Friday, August 3, 2007

Maldives President aims to retire in 2010-spokesman

Maldives President Maumoon Abdul Gayoom, Asia's longest-serving ruler, plans to stand for reelection at the island's first multi-party elections due next year and then aims to retire early in 2010, his spokesman said.

The Indian Ocean island cluster is due to a hold a public referendum on August 18 on whether to adopt a Westminster-style parliamentary system or U.S. style presidential system as part of a raft of democratising reforms.

Gayoom has been in power since 1978, and his autocratic rule has been likened by critics to a sultanate of old.

'He has announced that he will be running again for office, whether it is under a presidential or parliamentary system,' Chief Government Spokesman Mohamed Shareef told Reuters by telephone from the island capital of Male.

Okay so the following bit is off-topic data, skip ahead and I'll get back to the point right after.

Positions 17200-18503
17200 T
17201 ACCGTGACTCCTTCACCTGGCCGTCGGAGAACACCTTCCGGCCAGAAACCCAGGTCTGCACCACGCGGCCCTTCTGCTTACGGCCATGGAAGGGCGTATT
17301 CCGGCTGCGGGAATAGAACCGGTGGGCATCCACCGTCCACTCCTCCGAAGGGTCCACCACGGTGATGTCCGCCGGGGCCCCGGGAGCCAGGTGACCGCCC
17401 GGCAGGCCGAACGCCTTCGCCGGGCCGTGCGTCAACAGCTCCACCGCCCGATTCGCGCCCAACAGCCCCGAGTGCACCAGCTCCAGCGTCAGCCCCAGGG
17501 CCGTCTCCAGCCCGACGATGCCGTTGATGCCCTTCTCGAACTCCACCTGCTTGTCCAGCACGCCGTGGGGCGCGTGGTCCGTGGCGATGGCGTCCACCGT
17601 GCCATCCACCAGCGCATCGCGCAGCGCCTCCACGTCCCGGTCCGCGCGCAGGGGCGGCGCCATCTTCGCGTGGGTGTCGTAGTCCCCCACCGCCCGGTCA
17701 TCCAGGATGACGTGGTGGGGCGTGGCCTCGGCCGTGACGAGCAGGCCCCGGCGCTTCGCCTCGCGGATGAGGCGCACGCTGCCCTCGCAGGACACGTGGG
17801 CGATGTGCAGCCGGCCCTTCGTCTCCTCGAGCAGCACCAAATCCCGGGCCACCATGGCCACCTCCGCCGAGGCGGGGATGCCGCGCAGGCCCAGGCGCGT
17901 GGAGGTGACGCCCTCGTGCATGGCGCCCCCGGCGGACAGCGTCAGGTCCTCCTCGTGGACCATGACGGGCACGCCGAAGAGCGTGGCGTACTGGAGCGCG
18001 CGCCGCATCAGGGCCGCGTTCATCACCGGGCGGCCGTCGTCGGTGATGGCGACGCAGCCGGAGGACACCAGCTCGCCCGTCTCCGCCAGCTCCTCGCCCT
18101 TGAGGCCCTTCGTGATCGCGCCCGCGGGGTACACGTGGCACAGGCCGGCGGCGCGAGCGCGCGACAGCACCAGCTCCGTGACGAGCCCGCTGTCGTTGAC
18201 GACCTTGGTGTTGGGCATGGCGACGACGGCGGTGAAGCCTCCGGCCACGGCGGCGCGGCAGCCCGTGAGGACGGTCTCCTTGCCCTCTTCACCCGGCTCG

'He feels he needs a couple more years to finish what he started and then plans to retire,' he added. 'He is hoping by 2010 his job will be done.'

The Maldives only legalized the existence of opposition parties in 2005 in a land famed for its luxury resorts and world-class scuba diving. A new constitution for the chain of 1,200 mostly uninhabited islands 500 miles (800 km) off the toe of India is still being drafted.

Gayoom pledged wide-ranging democratic reforms in late 2004 to revamp the power structure in the nation of 300,000 mostly Sunni Muslims, responding to harsh criticism of his government's rights record.

Gayoom's critics accuse him of cracking down on dissenting views to stifle opposition parties and hold onto power and maintain control of lucrative tourism resorts, which rake in millions of tourist dollars each year.



Anonymous said...

It's simply not true!

Obo Fili said...

my salutes to the grea8 man. may allah put him in heaven when he is done in maldives. Obo fili